Introduction to Labor Studies Module 7 Assignment 2015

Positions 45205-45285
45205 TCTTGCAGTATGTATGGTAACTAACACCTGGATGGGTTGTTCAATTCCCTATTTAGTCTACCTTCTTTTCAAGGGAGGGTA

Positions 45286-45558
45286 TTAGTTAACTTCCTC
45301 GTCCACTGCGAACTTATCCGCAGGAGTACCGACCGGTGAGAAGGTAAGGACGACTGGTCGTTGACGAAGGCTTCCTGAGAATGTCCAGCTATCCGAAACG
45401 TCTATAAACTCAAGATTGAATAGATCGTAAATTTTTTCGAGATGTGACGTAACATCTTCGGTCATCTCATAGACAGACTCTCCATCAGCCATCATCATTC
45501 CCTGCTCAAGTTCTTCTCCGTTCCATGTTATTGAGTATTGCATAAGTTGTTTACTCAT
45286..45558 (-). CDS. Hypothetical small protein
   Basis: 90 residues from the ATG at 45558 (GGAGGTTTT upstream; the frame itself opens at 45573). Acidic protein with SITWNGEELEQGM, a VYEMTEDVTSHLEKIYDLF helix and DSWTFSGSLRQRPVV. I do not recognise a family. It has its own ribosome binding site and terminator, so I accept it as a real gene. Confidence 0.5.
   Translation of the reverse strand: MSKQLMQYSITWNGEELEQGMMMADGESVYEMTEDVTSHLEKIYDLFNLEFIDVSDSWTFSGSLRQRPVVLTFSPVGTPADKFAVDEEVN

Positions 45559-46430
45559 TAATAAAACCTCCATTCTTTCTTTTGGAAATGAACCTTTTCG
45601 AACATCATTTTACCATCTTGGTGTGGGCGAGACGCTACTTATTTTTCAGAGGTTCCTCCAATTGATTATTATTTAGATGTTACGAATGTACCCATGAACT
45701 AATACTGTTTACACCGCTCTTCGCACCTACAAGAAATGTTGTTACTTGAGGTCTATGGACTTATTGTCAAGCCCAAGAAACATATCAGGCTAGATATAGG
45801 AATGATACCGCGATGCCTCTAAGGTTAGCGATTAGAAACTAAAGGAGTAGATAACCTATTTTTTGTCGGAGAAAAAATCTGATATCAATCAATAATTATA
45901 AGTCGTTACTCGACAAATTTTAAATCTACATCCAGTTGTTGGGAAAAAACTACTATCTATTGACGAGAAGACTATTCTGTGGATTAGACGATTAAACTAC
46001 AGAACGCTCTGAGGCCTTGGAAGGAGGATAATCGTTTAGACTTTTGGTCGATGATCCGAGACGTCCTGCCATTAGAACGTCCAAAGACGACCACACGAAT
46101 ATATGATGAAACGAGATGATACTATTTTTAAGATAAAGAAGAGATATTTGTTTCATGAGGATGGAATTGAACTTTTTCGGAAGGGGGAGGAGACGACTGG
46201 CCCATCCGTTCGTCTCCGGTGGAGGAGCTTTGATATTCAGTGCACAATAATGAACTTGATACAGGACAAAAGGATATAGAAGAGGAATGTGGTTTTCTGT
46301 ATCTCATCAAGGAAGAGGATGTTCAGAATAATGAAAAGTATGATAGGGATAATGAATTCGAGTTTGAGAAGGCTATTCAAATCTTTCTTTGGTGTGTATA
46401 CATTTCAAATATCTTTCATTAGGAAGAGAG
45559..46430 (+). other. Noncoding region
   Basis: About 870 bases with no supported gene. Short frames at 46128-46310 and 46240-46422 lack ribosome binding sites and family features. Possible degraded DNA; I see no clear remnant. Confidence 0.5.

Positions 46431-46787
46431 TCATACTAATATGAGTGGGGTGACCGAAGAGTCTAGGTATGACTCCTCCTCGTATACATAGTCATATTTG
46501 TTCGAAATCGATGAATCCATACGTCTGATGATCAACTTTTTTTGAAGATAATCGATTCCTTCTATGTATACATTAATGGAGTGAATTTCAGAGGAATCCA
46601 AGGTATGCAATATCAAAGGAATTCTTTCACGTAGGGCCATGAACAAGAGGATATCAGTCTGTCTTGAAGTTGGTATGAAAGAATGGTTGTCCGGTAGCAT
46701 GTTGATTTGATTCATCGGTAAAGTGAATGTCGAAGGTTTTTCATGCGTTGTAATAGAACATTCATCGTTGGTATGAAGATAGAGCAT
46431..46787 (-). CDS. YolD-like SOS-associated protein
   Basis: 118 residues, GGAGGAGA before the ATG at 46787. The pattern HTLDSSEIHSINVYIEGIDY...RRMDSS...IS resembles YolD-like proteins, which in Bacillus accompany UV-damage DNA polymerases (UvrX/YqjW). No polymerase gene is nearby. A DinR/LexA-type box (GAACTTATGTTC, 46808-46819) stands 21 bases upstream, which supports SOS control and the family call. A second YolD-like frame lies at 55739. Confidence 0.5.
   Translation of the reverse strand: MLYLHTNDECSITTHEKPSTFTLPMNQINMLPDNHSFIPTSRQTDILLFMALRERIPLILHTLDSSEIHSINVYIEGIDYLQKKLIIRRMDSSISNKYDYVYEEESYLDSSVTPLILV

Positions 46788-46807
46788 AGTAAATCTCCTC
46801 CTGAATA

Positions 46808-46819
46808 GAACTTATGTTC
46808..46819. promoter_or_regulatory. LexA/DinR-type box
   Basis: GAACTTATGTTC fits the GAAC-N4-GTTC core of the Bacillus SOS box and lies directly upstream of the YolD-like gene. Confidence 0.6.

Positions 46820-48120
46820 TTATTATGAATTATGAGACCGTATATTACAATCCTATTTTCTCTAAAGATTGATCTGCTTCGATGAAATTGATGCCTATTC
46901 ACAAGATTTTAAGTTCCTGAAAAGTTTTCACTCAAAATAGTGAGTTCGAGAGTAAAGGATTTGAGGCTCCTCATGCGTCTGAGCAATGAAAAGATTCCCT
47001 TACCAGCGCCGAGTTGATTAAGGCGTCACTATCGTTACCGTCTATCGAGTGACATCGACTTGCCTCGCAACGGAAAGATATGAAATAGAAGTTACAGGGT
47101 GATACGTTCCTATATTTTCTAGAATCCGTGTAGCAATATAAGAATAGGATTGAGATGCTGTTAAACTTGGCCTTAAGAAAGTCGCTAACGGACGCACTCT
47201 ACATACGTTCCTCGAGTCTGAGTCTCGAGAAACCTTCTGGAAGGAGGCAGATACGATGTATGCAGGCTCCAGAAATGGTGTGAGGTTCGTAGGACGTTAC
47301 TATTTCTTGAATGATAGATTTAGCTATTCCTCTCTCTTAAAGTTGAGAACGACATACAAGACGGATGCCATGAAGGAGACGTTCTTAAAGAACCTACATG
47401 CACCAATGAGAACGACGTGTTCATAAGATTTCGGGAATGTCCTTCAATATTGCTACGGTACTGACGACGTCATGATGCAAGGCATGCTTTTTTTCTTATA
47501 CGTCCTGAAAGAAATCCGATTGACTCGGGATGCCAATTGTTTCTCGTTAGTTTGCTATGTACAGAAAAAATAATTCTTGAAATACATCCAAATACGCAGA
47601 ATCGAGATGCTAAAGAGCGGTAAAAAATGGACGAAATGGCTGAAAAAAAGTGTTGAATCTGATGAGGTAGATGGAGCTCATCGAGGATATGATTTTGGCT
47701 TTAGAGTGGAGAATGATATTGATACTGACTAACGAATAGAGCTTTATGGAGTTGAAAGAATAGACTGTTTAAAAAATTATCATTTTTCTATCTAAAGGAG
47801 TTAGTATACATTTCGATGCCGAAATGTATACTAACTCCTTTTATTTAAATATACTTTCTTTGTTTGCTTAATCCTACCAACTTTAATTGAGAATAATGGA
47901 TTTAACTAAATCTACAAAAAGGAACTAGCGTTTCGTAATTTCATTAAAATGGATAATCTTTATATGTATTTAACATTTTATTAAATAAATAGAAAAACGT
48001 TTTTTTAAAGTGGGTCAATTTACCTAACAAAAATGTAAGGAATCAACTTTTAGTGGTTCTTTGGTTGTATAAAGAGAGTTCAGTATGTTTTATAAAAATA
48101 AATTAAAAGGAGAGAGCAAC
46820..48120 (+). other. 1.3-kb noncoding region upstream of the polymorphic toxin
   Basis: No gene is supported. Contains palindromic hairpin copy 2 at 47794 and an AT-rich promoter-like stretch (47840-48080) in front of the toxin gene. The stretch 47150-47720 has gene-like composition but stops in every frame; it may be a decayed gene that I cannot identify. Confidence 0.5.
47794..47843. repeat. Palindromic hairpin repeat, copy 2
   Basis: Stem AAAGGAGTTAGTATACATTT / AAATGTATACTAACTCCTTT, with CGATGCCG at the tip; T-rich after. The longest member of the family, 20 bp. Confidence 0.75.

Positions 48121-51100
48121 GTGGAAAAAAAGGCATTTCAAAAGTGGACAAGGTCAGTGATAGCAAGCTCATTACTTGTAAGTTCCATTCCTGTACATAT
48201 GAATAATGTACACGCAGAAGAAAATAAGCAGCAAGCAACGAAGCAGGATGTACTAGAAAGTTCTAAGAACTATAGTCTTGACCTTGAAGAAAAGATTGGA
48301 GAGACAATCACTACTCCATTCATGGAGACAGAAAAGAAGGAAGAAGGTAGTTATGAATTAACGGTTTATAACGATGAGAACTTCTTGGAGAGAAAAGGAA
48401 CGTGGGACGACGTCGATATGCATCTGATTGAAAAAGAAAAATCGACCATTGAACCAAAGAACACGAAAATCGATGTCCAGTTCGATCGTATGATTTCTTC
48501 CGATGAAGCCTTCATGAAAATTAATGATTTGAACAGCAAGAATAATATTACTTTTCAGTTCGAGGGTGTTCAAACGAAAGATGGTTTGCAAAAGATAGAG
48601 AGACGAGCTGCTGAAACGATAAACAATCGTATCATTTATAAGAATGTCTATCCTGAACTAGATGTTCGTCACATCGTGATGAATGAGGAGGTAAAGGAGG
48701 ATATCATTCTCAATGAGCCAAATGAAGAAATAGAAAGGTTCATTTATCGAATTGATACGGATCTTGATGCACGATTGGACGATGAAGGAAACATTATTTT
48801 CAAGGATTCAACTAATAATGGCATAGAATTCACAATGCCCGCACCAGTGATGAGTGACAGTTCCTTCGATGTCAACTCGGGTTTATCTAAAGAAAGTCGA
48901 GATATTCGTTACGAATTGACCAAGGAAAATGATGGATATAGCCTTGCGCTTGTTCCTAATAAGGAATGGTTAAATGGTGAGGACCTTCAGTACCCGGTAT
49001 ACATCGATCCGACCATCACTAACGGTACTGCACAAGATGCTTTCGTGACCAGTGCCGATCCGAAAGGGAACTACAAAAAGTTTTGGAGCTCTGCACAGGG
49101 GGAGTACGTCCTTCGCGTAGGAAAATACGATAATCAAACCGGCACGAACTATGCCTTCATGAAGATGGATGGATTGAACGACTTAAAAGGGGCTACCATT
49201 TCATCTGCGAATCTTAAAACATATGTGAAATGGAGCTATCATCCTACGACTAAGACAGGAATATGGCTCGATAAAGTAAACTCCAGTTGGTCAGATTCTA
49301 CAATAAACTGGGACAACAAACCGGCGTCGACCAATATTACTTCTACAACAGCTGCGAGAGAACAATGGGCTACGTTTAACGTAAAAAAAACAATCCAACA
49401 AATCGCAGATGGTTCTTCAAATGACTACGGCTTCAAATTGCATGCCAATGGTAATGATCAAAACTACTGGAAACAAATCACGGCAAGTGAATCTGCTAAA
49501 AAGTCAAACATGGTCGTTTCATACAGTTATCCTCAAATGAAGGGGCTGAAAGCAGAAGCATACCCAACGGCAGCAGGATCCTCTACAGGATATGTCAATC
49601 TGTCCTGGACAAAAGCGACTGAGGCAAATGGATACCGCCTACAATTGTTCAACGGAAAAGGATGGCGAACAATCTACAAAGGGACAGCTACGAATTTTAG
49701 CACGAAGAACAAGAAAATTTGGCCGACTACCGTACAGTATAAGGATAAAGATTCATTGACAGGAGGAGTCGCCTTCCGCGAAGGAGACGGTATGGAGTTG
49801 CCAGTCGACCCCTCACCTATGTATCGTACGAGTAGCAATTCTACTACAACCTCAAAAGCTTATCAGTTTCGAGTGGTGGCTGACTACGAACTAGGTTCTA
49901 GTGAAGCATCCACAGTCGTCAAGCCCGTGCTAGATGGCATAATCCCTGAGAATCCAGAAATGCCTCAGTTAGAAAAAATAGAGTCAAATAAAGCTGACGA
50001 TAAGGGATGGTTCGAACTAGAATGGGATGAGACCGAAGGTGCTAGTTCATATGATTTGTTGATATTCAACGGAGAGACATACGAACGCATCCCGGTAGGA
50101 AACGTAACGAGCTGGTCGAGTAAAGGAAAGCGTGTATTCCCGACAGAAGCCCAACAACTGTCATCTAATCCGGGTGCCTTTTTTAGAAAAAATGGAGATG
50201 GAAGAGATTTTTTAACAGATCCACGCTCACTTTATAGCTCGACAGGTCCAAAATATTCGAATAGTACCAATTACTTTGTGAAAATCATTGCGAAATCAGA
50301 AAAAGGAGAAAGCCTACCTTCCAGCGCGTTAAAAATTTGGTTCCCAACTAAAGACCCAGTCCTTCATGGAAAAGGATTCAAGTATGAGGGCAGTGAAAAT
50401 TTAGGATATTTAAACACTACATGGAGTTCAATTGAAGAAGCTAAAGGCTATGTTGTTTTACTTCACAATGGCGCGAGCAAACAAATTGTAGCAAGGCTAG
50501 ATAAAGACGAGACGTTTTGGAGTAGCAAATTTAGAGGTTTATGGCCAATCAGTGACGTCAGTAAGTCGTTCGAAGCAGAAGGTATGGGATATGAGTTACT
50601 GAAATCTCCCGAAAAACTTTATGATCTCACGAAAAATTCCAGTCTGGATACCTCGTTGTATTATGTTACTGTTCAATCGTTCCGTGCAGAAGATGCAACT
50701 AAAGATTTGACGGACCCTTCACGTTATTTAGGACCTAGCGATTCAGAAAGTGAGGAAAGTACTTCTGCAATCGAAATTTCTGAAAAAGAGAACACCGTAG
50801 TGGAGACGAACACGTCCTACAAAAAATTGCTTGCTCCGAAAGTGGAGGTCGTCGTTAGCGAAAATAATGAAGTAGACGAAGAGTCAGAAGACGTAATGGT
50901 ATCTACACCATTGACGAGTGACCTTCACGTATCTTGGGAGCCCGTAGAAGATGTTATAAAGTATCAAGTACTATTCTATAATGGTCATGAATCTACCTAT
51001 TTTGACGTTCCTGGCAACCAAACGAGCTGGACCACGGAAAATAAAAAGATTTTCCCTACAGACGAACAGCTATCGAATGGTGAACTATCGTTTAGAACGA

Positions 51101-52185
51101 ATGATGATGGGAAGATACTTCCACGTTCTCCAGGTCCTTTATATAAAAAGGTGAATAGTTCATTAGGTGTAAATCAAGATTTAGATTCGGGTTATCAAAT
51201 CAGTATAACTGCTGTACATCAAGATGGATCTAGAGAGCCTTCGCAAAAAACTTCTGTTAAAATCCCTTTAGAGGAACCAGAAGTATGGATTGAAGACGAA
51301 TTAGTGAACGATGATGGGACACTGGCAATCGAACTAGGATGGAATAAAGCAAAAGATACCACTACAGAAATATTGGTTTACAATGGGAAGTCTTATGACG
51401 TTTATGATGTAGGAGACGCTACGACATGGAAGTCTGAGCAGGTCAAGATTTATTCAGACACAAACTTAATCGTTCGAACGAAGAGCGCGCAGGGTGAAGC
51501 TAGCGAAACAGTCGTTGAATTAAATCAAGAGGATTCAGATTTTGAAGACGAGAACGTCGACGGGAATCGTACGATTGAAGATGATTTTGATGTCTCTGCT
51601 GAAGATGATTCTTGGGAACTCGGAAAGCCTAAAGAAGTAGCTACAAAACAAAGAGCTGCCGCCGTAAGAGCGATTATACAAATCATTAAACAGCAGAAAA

Professor’s Overview of Module 7 The readings for this module raise a couple of important issues that affected the prospects and working conditions of workers in the second half of the 20th Century in the U.S.A. First is the issue of the uneven economic development of the country in the earlier times, and the subsequent attempts of the underdeveloped area (the south) to catch up. Most of the industry of the country prior to the 1960s was in the north; emerging from a system of slavery and a plantation economy, the south had a relatively stagnant and low-wage economy. Poverty was rampant, particularly for the African-American descendants of slaves, many of whom had been sharecroppers living at subsistence levels. But even among white people, poverty was widespread. Beginning in the 1960s, southern states began to try to lure business investment from the north, primarily through government subsidies such as tax breaks, worker training programs, free buildings, and the like. The “BAWI” program you read about in Mississippi during this time was a typical — and early — example of what southern states were doing during this time. The “pitch” to northern companies to lure them to the south was primarily built around claimed cost advantages: low taxes and even no taxes for a period of time, very cheap labor, no unions or few unions to help workers raise wages, cheap land or free land, etc. It was this program that Archie responded to when he decided to open a second plant in Mississippi. As you read about his program and this move, consider the pro’s and con’s of what was going on. There were critics of this type of government inducement program: (1) local farmers, who worried about the loss of field hands; (2) “free market” ideologues, who felt that the government should not be involved in business matters like this and who therefore felt it was a form of “socialism,” (3) up north, unions and union members who feared that this would lead to competition lowering wages, (4) northern workers and northern governments worried about “runaway plants” destroying their living standards and tax bases as companies fled to low-wage, low-tax areas, and (5) critics of “corporate welfare” who felt that government money should be going to those truly needy rather than wealthy business owners. There were, of course, also boosters of this program, mainly businesses enjoying the tax breaks and local civic business-oriented entities in the south touting the new jobs and incomes. Ponder these questions, and particularly think from a worker’s point of view about who benefits and who loses from such government subsidy programs. One thing is certain: industrial manufacturing did begin moving south in the 1970s and 1980s, fulfilling the fears of northern workers and unions in the 1980s and 1990s: deindustrialization, loss of a tax base, high unemployment, and other symptoms affecting what came to be known as the “rust belt” in the north. And also, the south began to industrialize, although many of the “runaway plants” to the south later ran away even from the south, as we shall see later in the book. Labor was much cheaper in the south than the north, as noted in the book. Why were wages so much lower? One reason was of course the southern legacy of slavery and sharecropping, which dragged down wages for all. The intense poverty made workers willing to work for very little. Most southern states also enacted so-called “Right-to-Work” laws, making it illegal for a union and an employer whose workers it represented to sign a “union security clause” requiring payment of union dues at unionized facilities. This weakened unions greatly, thereby weakening the ability of workers to join together in a union to increase their compensation and improve their working conditions. Finally, and perhaps most importantly, the system of segregation and the high degree of racism in the south made it virtually impossible for black and white workers to join together to improve their conditions, through a union or otherwise. “Divide and conquer” along racial lines worked very well to keep wages exceptionally low. The other overriding element in the reading is race relations and the civil rights movement of the 1960s. This was a period of intense unrest in the south: The Civil Rights Movement, the Freedom Riders, the backlash of local racist groups like the Ku Klux Klan (KKK), murders of civil rights activists, and the like all dominated the political scene at the time. This of course impacted the entire story of Universal’s time in Mississippi, as you will discover in the reading. Universal had a “whites only” workforce at the beginning, and each step progressing toward greater equality was difficult and only accomplished through struggle. On this subject, note how race baiting was used to fight the union organizing drive in Mississippi, how similar tactics were used against union organizers as were used against civil rights activists (death threats, denial of facilities to meet, etc.), and how racists initially controlled even the new union after it was successful (even though the union later became a fighter for equal rights and part of the struggle for racial equality and elected African-American union leadership). For this lesson you will view the video “At the River I Stand,” which demonstrates the link between civil rights and union rights at the time in the south. It features Dr. Martin Luther King’s last battle, where he gave his life: the struggle to unionize the sanitation workers in Memphis, Tennessee. When viewing this video, consider both the alliance between organized labor (unions) and the civil rights movement, and the tensions or lack of complete congruence between the two movements, the labor movement and the civil rights movement. Despite these tensions, there is no doubt that organized labor has become an institution standing for racial progress and greater equality within the country. One final element is introduced in the reading for this lesson, but will not be explored further until the next module. This is the change in ownership of Universal from a single individual (Archie) to a “holding company.” The shift from personal ownership to corporate will further play itself out in the future lessons; for the present, just keep it in mind because it will become important later in the story.Discussion Forum1.) Universal was lured to Mississippi with the promise of cheap labor and a non-unionized workforce. But Simpson County Mississippi also passed a $41 million bond issue to build the company a factory to operate in, and another $200,000 bond to cover infrastructure costs such as road, sewer, etc. improvements for the new factory. Subsidies to companies like this started in the southern states in the 1960s, but eventually spread throughout the country. And they have gotten bigger and bigger; recently Alabama spent over $200,000 per job to lure an auto factory to the state. From the point of view of a worker, how do you evaluate such subsidies? Are they nothing but “corporate welfare,” giving public money to undeserving rich corporations? Or, are they wise investments, partnering with the private sector for greater prosperity for all? Discuss, going over both arguments and counter-arguments.2.) The company strongly fought the union organizing drive in Mississippi. Virtually all the important institutions in the community also fought the union mightily, using a wide variety of tactics. How do you look at this? Was its a legitimate, acceptable thing for the company to do, and therefore completely understandable as an act of self-interest causing no harm? Or, was it “bad behavior” that should be curbed, so that workers have a full and free right to join together and form unions for their betterment? Discuss, going over both arguments and counter-arguments. 3.) Martin Luther King believed in unions. He argued that economic advancement for blacks was crucial for the emancipation of African-Americans, and that unions provided a more just and democratic society. Some criticized him for doing so, arguing that he should “stick to his own issue only” and not ally his civil rights movement with the cause of labor. Discuss these two points of view. Which do you agree with more? Use facts from the video and from the reading to back up your viewpoint.